Anyway, I wasn’t able to go to Ms Gruer’s writing meet-up this week, due to work commitments, but I understand she posed some abstract questions to the writers who did make it, such as ‘what can you catch on your tongue?’ and ‘what would you do with a tail if you had one?’ I might have a think about those myself!

What I have been doing (other than posing with my Blackstaff Press books for a wee story in the paper!), is cracking on with ‘The Draft’ and seeking feedback… First up, I met with my friend (picture-book Jenny) at the weekend to exchange some encouraging words on our respective projects. Whilst I am poring through my novel making amendments, Jenny is currently crafting her picture book and I really enjoyed hearing what she had written so far. 

We both identified local writers we could approach about our writing and I will be having coffee with one of these – young adult novelist Debbie McCune – next Tuesday in Portstewart. Having just seen her book ‘Death & Co’ published (and so far very well received), Debbie has very kindly agreed to read a few of my chapters when she gets through her current flurry of PR activities. So… I will update on that as and when it happens.

Meanwhile, Jenny has now read my first chapter and delivered a very nice review, so that has boosted me quite a bit and added to the hope that it is actually, maybe ok after all… I was worried about getting the portrayal of my main character just right and her comments have helped allay the fear that I hadn’t described her as she was in my head!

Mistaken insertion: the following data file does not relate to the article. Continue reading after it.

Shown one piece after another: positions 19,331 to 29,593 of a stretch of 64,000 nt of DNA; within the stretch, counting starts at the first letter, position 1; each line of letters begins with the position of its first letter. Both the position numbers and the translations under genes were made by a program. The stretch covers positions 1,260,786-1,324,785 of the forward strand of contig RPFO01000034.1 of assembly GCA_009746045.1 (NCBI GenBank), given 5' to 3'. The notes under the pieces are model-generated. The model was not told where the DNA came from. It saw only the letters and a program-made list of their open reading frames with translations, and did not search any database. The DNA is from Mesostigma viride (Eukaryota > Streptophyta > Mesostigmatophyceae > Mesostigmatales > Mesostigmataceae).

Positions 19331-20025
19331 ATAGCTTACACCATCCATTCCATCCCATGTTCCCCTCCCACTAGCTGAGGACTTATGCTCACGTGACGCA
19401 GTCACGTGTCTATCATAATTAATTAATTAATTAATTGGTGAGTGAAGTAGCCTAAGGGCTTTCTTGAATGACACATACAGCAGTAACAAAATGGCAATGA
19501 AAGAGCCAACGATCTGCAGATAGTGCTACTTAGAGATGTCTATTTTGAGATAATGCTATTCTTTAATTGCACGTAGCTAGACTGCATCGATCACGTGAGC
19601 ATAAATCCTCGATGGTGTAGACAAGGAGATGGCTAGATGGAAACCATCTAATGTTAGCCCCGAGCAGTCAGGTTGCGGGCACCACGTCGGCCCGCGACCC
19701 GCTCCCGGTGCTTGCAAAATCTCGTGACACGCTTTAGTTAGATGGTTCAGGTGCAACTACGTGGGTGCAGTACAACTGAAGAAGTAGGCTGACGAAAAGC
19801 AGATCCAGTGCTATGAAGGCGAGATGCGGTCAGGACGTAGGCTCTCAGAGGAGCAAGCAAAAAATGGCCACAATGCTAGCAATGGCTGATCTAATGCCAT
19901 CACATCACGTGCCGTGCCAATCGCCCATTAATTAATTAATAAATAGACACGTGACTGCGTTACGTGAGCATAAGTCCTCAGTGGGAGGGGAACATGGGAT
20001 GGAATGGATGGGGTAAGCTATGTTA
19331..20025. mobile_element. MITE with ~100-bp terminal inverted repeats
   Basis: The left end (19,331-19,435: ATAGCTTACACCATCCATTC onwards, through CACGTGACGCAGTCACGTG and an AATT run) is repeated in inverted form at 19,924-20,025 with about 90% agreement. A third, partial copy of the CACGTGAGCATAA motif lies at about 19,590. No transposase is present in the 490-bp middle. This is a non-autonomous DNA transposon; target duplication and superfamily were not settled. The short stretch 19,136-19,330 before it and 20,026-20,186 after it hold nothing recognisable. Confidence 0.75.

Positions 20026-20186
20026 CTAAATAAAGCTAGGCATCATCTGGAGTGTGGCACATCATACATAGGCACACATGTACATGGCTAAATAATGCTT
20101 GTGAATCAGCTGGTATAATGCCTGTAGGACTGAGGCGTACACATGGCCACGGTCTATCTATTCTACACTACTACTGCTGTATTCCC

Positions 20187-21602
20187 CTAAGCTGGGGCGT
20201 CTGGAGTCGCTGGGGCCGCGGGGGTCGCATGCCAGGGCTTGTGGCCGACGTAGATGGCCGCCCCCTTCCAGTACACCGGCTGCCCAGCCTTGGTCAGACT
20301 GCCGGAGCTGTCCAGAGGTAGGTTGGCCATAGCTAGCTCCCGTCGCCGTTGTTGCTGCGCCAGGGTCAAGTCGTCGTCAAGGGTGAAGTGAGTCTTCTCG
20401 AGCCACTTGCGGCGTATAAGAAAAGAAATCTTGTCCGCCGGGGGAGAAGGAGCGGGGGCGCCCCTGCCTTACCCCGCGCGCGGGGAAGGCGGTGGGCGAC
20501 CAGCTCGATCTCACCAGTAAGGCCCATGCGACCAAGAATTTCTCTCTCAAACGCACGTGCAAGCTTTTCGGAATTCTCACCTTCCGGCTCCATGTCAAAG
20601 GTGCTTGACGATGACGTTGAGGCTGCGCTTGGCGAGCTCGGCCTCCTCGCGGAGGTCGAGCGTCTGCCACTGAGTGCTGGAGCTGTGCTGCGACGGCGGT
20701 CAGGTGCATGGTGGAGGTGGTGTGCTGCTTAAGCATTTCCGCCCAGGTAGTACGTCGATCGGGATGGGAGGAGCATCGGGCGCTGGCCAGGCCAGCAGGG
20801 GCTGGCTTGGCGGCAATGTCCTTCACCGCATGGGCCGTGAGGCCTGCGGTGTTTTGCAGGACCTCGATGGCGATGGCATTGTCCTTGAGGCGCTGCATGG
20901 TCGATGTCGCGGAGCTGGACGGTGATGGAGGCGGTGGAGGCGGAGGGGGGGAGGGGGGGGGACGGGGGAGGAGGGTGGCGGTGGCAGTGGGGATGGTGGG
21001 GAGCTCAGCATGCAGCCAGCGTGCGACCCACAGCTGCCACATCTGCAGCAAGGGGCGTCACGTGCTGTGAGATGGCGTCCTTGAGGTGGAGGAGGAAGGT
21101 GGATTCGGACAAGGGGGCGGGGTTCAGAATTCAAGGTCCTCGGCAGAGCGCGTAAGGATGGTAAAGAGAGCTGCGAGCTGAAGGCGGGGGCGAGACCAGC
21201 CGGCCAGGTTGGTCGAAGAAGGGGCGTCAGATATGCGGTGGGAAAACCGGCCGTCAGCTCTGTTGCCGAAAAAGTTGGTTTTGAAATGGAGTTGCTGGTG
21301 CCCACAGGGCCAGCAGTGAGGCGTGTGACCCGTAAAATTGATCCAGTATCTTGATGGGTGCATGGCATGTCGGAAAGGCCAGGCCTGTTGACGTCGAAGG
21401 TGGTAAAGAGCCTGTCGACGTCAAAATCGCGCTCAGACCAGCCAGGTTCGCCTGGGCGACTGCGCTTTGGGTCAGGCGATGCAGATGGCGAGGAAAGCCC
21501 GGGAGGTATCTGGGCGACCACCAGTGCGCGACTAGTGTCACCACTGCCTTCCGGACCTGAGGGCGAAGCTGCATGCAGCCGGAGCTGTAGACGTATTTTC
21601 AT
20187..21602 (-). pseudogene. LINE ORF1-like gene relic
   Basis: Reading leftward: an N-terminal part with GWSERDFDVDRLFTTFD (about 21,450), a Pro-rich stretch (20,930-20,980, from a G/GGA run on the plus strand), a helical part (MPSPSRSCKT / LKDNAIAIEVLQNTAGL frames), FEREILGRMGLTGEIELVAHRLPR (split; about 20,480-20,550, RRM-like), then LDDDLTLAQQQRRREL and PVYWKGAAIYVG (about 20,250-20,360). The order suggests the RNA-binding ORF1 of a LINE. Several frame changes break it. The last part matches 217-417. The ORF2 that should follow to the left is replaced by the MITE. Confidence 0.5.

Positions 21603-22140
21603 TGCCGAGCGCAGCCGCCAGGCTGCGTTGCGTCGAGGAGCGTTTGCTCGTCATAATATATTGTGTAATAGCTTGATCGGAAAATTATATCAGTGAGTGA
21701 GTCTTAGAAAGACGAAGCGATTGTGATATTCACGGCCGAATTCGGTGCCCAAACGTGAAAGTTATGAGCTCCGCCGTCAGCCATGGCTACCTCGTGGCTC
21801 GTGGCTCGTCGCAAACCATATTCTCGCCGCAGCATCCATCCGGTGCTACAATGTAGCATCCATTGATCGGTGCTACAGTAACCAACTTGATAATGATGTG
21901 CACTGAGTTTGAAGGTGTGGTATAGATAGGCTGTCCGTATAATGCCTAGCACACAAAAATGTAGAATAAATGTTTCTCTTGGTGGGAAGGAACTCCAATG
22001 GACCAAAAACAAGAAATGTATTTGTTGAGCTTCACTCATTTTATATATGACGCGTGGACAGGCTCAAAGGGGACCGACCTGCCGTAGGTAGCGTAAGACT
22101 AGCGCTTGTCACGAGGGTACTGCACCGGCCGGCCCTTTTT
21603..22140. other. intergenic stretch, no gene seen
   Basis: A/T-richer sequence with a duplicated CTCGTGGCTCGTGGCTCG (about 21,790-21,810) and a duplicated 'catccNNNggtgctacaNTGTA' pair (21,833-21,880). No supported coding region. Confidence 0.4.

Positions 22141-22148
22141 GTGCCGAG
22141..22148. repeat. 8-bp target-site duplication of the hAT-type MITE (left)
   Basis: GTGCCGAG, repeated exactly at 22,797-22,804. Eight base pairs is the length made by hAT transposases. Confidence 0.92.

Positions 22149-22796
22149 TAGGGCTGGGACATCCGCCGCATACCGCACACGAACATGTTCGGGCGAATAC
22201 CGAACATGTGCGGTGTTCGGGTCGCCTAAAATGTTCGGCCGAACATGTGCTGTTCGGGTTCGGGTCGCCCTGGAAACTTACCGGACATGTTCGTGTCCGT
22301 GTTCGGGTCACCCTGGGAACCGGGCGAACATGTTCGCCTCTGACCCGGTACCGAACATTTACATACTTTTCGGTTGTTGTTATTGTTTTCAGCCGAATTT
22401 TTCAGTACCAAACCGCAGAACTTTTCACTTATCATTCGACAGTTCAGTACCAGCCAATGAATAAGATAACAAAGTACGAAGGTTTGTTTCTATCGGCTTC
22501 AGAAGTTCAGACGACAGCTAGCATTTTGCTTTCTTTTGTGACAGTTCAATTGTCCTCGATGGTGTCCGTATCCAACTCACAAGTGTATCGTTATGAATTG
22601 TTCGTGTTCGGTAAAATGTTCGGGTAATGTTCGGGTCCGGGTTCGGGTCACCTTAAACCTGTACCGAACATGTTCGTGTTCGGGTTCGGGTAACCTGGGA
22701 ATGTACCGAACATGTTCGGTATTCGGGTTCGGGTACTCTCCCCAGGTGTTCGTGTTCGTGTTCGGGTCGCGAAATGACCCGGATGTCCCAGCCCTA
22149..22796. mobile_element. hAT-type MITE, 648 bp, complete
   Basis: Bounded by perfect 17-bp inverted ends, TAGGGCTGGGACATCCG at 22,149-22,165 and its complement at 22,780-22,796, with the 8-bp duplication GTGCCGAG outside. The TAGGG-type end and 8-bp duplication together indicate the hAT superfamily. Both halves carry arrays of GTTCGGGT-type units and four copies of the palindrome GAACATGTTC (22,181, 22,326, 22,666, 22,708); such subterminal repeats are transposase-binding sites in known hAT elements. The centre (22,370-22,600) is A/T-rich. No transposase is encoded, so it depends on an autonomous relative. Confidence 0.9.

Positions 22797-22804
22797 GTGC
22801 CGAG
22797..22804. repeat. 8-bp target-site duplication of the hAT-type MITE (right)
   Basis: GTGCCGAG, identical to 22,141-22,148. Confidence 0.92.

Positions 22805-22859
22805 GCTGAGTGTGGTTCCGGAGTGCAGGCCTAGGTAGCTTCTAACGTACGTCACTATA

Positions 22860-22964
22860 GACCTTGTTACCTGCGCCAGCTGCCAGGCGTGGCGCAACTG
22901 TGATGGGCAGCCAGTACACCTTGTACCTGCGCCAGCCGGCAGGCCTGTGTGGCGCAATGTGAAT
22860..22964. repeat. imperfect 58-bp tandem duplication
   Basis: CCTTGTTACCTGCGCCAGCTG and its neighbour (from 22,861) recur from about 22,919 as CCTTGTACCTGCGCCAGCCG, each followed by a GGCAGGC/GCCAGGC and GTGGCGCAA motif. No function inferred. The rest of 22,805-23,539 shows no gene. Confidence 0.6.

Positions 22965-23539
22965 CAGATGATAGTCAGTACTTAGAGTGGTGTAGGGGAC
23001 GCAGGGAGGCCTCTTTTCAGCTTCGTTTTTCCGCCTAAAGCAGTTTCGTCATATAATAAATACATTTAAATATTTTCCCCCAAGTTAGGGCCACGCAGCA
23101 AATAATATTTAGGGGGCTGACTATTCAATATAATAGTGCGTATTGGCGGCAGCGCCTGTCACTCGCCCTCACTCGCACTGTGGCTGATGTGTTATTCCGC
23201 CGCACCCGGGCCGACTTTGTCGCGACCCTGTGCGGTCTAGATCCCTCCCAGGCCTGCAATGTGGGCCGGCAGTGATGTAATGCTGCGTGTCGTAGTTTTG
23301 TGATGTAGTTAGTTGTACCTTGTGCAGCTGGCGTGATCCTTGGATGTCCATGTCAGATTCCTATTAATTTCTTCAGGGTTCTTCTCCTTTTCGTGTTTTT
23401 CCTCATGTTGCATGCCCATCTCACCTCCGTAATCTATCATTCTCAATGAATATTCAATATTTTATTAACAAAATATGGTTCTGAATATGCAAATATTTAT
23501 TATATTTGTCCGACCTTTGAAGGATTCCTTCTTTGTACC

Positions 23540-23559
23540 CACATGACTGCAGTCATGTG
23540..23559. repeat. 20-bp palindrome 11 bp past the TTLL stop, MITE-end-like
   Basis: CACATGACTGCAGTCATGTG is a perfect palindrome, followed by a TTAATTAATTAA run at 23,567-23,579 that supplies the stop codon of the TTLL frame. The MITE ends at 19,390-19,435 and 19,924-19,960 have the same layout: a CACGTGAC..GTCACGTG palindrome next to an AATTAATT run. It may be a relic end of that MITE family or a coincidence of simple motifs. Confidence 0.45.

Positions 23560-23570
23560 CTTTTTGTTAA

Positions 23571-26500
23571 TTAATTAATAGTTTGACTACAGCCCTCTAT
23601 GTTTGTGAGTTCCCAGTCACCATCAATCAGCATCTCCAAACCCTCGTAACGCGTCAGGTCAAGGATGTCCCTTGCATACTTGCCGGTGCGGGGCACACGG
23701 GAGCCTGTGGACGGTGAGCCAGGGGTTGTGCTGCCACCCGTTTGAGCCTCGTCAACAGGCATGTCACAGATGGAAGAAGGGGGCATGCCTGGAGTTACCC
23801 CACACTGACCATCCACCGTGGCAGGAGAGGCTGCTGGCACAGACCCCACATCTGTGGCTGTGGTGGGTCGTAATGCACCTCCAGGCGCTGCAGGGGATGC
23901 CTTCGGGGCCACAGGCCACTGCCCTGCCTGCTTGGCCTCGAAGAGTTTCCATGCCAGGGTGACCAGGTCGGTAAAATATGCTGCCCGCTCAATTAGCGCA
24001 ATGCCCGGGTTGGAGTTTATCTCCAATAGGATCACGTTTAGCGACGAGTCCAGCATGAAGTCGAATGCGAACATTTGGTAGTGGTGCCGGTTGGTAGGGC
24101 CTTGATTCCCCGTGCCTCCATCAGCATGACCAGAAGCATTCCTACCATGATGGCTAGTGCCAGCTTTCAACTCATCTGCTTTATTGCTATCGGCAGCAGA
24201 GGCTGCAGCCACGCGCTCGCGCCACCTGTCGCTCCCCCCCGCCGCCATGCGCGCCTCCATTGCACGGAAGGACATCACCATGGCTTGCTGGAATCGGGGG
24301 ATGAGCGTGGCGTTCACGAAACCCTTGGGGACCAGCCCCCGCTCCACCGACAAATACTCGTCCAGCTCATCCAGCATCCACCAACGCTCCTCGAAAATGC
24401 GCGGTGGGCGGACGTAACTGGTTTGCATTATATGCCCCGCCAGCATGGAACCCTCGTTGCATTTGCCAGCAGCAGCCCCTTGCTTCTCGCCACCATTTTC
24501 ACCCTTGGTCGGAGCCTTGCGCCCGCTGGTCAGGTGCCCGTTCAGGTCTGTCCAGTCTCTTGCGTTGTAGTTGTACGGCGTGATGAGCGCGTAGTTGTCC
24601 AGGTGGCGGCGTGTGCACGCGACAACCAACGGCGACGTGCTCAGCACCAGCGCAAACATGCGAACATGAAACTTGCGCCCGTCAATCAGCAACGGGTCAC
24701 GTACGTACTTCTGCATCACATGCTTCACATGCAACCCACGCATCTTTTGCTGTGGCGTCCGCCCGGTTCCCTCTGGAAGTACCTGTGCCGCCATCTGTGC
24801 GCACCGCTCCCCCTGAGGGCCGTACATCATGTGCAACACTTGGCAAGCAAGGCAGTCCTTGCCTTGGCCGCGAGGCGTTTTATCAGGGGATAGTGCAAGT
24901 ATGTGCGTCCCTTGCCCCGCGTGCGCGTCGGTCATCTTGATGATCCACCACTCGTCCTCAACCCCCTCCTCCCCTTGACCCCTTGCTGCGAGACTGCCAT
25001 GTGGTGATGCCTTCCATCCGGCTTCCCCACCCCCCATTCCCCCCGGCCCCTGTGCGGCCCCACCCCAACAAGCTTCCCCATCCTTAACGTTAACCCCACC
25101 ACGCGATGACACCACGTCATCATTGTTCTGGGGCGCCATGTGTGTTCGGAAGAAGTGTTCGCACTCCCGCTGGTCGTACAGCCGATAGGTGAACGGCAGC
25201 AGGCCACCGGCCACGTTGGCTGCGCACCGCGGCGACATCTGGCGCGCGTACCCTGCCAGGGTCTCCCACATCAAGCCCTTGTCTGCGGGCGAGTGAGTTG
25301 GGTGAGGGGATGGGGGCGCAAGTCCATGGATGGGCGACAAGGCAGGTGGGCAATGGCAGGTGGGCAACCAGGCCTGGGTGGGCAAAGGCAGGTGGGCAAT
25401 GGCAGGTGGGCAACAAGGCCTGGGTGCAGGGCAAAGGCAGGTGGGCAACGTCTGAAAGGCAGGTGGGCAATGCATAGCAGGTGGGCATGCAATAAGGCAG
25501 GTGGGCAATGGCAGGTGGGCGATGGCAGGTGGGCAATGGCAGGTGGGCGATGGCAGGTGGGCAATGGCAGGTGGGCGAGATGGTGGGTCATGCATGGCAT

As far as my editing goes – I’m now mid-way through the third read-through and this time around, it is much easier to spot phrases or paragraphs which need tightening up or simplified, having already corrected bits and pieces on previous occasions. It’s surprisingly sometimes what you can miss! After these corrections though, I’m confidant I will have a manuscript poised for the next step…

I may have missed El’s class this week but tomorrow evening I will be taking the scenic route to Carnlough – to the Londonderry Arms Hotel to be precise, for a creative writing workshop with poet, critic, curator and now novelist, Cherry Smyth, who is taking part in 11th John Hewitt Spring Festival. I’m looking forward to both the class and also to meeting more writers and seeing bits of the north coast I have to admit I haven’t seen before, so… more details on this next week! Image

I actually had the pleasure of chatting with Cherry this morning, as I’m writing an article for the paper about her writing experiences and the forthcoming publication of her debut novel ‘Hold Still’. So… I will leave you with some of her words…

“Life-changing events… are very very affecting. Poetry is a cure for that. You can look back and see the state you were in and see yourself coming out of it from the poem.

“I love having those sort of verbal trophies. It’s like an image of the struggle and the poem is the prize.”